“Insurance is the subject matter of solicitation” is usually your first introduction to insurance. The speed with which it is said in a visual ad or how fine the print is in a newspaper/magazine ad stumps you further. Very understandably, you want to run away, fast. However, it is not necessarily as scary as it sounds 🙂
Let us first understand what insurance is.
Mr. U has recently got married, and one of his top priorities is to ensure that if anything were to happen to him, his wife should not have to suffer and face any financial difficulty in his absence. Given his current income, he feels Rs. 50 lakh is adequate for now, and finds a company ABC Insurance who is willing to insure his life for up to that amount.
In return for bearing the risk that something might happen to him, ABC Insurance wants him to pay them Rs. 10,000 per year, irrespective of whether anything actually happens. In addition to this, Mr. U also takes a critical illness rider for the same coverage.
So, Mr.U has just taken a life insurance policy from ABC Insurance. Sounds simple and straightforward, but many people often don’t take insurance because they find the terms quite difficult to understand.
Here are some essential terms to know if you’re getting an insurance policy:
1. Accident Benefit
Provides for payment of an additional benefit equal to the sum sum assured in installments on permanent total disability and waiver of subsequent premiums payable under the policy.
The recipient of insurance proceeds upon the death of the insured, as named in the policy.
A provision under which both the insurer and insured share the cost of the claim in a pre-decided ratio, e.g. 80:20, which means the person insured has to pay 20% of the claim amount. Usually applicable in health insurance policies, and especially for senior citizens.
The scope of protection provided under a contract of insurance, which is Rs. 50 lakhs in the above case.
The amount of out-of-pocket expenses borne by the insured, before the insurer pays any amount. This can be a fixed amount or a percentage of claim amount. Bigger the deductible, lower the premium.
Specific conditions or circumstances mentioned in the policy under which no coverage or benefits will be provided at all.
7. Family Floater Policy
A policy providing insurance to several family members in one contract, generally the principal breadwinner, spouse and children. Applicable to health insurance as well.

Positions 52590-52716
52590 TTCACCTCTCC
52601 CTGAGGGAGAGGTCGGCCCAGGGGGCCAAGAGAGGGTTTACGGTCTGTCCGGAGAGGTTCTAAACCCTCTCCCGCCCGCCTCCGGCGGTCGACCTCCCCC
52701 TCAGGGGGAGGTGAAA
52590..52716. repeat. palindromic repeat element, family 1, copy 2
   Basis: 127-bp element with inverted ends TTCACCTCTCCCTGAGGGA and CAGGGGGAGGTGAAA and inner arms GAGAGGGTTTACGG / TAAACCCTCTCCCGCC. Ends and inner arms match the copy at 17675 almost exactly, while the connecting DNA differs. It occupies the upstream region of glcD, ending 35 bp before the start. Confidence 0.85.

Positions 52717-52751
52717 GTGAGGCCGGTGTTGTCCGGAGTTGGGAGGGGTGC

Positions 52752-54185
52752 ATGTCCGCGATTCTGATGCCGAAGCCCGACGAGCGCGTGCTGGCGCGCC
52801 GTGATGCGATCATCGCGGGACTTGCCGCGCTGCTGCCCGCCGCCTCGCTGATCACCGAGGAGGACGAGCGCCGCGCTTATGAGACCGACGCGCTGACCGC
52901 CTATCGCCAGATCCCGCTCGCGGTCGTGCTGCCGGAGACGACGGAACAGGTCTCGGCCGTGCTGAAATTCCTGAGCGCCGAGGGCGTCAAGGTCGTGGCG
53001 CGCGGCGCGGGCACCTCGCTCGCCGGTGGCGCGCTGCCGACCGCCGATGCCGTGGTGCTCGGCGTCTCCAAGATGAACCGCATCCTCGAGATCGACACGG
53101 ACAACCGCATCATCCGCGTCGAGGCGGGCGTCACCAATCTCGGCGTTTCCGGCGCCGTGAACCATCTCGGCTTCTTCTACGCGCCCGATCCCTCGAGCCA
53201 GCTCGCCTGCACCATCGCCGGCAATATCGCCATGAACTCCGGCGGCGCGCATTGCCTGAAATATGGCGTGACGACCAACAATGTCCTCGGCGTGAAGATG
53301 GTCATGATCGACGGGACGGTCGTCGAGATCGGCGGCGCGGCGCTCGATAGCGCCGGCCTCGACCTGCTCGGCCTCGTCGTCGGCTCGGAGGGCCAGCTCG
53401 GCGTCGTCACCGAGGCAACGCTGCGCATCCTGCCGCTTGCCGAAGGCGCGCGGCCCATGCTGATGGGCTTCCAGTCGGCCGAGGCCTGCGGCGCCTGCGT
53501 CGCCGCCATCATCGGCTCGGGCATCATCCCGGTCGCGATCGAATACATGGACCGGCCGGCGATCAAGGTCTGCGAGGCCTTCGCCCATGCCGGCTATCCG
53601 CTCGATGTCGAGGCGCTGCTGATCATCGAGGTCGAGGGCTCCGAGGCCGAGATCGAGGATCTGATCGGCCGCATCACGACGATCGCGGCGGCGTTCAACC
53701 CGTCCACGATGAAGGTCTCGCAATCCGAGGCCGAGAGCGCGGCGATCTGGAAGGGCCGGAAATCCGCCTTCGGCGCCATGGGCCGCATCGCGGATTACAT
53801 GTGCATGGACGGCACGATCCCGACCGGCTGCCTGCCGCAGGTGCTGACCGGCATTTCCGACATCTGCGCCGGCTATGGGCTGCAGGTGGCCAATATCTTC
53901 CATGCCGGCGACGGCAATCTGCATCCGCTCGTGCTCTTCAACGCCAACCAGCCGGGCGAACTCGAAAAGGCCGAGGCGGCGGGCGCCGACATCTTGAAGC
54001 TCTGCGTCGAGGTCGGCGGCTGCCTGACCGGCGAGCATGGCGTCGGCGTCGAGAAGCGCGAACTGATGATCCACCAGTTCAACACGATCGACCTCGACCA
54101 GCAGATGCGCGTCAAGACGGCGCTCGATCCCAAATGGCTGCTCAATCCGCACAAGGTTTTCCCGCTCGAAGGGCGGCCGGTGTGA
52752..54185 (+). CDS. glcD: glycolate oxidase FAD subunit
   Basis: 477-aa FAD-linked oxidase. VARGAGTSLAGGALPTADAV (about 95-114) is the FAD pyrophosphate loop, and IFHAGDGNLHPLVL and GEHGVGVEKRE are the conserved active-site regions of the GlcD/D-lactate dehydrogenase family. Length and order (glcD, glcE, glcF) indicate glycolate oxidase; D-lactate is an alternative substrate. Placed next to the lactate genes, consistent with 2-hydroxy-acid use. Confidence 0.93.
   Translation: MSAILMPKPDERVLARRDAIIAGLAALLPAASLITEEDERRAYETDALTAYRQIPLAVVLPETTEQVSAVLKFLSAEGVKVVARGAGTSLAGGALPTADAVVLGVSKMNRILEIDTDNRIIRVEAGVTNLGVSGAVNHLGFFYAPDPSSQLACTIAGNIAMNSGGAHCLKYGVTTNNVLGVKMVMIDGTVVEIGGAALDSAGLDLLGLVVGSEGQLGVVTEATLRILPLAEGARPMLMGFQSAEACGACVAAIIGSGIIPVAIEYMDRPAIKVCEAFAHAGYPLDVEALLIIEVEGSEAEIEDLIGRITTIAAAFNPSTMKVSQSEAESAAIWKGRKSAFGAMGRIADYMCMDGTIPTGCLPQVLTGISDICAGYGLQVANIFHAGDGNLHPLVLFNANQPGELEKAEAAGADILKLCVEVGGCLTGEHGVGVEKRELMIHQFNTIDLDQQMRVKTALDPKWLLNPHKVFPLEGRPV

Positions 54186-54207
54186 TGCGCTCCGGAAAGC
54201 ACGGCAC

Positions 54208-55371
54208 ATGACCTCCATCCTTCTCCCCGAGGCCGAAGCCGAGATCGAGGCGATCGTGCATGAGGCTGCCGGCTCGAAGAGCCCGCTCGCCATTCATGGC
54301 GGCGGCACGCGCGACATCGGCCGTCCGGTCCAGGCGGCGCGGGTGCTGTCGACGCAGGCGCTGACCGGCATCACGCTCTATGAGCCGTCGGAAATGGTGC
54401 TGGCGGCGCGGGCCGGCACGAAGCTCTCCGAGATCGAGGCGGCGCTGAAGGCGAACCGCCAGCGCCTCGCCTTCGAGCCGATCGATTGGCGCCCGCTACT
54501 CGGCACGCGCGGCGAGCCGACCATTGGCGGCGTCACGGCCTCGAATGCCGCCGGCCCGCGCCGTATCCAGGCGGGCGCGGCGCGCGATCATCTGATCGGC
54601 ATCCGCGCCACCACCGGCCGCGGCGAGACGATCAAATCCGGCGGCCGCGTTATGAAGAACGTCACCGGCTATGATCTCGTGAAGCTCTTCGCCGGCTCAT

8. Group Insurance
Life / health insurance usually without medical examination, for a group of people under a master policy. It is typically issued to an employer for the benefit of employees, who get individual cards with their membership number. Valid only till duration of employment.
9. Lapsed Policy
A policy which has been terminated and is no longer in force due to non-payment of the premium due.
10. Maturity Date
The date upon which the face value of a life insurance policy, if not previously invoked due to the contingency covered (death), is paid to the policyholder.
A group of doctors, hospitals and other health care providers who provide services to customers of the insurance companies. Such hospitals provide treatment under a cashless benefit. If a hospital/service provider is not part of the insurer’s network, the person(s) availing of the treatment can claim the amount as a reimbursement after submission of bills.
12. Pre-existing condition
A medical condition of an individual that exists from before at the time of taking a policy. Depending on the nature of the condition, it is excluded from coverage for between 24-48 months, or even 12 months in same cases, if higher premium is paid.
A single or periodic payment that a policy holder makes to an insurer in exchange for the insurer’s obligation to pay benefits upon the occurrence of the contingency (e.g., death, hospitalisation, property loss, vehicle damage etc), which is Rs 10,000 per year in Mr.U’s case.
Riders are optional add-ons to the policy. For an additional premium you can buy a rider that gives you an extra benefit over and above what is covered in the policy. For eg, in Mr U’s case, if diagnosed with a critical illness that is covered by the policy, he will be paid the entire amount / have his future premiums waived off – whatever benefit is applicable under that rider – and the rider would be extinguished.
15. Waiting period
When an individual signs up for a new insurance policy, there is a fixed period of time after which any / certain benefits of the policy come into effect.
This is not an exhaustive list of terms; just ones that you are likely to come across more often. Given the fast paced lifestyle, stress, and rising costs of living nowadays, the more expensive the asset covered (and thereby the coverage), the more sense it makes to get insured.
You will find all kinds of insurance doing the rounds – from the commonly seen life, health, travel, vehicle, property etc to the more specific business / natural calamities to the absolutely bizarre ones like, believe it or not, insurance against abduction by aliens 😀